Everyone dreams of scoring the goal that sends their country through to the final of a FIFA World Cup™. Mexico’s Julio Enrique Gomez is no different, but he could never have foreseen the remarkable manner in which his dream finally became a reality. Indeed, the midfielder scored not one but two goals – the second a stunning overhead kick with a heavily bandaged head – to fire El Tri to a 3-2 win over Germany and a place in the FIFA U-17 World Cup final.
“You always dream of scoring important goals, but this one tops them all,” Gomez told FIFA.com after the match, still dazed from the clash of heads he suffered during Mexico’s equaliser. “Right at the end I said to [teammate] Giovani [Casillas], ‘you hit it, because I can’t with this bandage on’. He told me to go and stand where the ball came to me. When I saw it drop just behind me, I had no choice but to go for the overhead, and luckily it went in,” said the Mexico No8, who later received seven stitches to his head wound.
You always dream of scoring important goals, but this one tops them all.
The injury came as Mexico’s Jorge Espericueta sent a corner kick directly into the German net to bring the hosts level at 2-2. “I remember the collision as I went for the ball,” said Gomez. “Suddenly, everything went blank and I couldn’t open my eyes. I was really scared when I saw my shirt covered in blood, but then I started to calm down.”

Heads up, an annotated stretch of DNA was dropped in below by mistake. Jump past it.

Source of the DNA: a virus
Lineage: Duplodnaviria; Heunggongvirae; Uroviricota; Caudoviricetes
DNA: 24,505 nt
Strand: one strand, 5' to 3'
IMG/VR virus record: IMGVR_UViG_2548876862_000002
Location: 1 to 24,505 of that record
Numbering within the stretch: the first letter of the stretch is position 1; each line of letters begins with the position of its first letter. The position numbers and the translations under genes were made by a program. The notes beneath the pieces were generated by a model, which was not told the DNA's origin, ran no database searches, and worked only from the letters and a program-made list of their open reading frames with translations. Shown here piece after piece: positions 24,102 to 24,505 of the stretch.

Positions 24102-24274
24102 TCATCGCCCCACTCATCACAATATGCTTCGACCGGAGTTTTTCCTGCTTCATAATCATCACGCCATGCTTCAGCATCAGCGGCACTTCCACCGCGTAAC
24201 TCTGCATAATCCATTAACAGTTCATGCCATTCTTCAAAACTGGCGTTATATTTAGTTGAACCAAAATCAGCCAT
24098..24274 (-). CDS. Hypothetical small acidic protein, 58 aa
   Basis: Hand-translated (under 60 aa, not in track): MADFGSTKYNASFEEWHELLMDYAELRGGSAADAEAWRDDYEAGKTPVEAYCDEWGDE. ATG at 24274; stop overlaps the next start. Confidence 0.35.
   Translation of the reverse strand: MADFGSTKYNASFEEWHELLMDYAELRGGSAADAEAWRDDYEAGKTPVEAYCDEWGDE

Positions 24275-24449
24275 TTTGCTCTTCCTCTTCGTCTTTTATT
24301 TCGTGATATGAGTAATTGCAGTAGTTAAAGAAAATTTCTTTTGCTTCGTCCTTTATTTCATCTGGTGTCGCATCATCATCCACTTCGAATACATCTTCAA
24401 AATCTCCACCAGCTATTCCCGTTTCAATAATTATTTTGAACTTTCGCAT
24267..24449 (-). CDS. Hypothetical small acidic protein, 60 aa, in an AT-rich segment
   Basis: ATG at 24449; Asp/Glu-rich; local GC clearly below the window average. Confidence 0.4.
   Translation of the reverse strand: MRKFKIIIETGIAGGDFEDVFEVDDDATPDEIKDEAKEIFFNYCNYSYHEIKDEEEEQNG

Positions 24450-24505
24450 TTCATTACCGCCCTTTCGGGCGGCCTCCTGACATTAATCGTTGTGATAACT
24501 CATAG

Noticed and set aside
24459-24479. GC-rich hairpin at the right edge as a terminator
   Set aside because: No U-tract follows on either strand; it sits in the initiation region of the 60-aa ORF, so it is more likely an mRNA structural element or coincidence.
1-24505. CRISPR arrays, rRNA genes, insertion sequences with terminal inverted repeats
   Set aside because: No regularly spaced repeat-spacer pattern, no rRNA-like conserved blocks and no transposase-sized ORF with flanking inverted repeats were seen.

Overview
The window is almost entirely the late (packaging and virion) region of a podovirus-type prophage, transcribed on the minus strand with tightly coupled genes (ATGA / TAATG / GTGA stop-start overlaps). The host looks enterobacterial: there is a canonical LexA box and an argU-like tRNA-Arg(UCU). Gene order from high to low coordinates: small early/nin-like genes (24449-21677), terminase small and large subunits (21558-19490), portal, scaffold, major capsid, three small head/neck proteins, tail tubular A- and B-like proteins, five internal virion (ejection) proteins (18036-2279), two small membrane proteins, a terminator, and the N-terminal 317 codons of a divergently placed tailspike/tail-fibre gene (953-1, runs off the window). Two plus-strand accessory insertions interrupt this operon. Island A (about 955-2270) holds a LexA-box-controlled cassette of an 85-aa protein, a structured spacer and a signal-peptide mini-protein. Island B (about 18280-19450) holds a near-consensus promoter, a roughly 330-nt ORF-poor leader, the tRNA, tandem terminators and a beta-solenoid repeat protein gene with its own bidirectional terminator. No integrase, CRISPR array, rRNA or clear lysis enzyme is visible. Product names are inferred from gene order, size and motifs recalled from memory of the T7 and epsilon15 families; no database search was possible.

Despite the advice of Mexico’s medical team, Gomez asked to return to the pitch. “The doctor told me, ‘you have to stop now, you can’t carry on,’ but I knew we didn’t have any substitutions left, and I wasn’t prepared to let the team play with ten men,” the Pachuca player explained. “So I said to him, ‘bandage me up, do whatever you want, but I am going to continue.” The rest, as they say, is history.
A brave comeback
Born in the city of Tampico, Tamaulipas, Gomez is the only player in Raul Gutierrez’s squad to have already played in Mexico’s top flight. He made his debut for Pachuca's Los Tuzos against Santos Laguna on 22 January this year, in the same stadium where he scored his memorable semi-final brace against Germany.
Gomez’s first goal came in the third minute, and perfectly demonstrated what the athletic midfielder is all about. Starting on the right, Gomez moved forward with the play before making a diagonal run into the box and placing a real centre-forward’s header past the German goalkeeper. “It’s part of the job that Raul [Gutierrez] asks me to do,” said Gomez. “When I saw that Jorge [Caballero] was about to send the cross in, I anticipated the German defender’s movement and did my best to get my head on it.”
Gomez seems not the least bit surprised by his side’s brilliant comeback against Germany. “The team felt good,” he said. “We performed as a unit and played our natural game. That said, you should never be too confident. Fortunately, we reacted fantastically well and proved that football matches last the full ninety minutes.”
In front of Gomez and his team-mates lies a final showdown with Uruguay in one of the most historic stadiums in world football. “Just thinking about playing in front of a full Estadio Azteca makes me extremely happy, because it means we’ve managed to reach the final,” added Gomez. “It’s a reward for all our efforts, but we’re not finished yet. We’ve got one more very tough match against an opponent we know well. They beat us 6-2 in the last friendly we played together, so this could be sweet revenge.”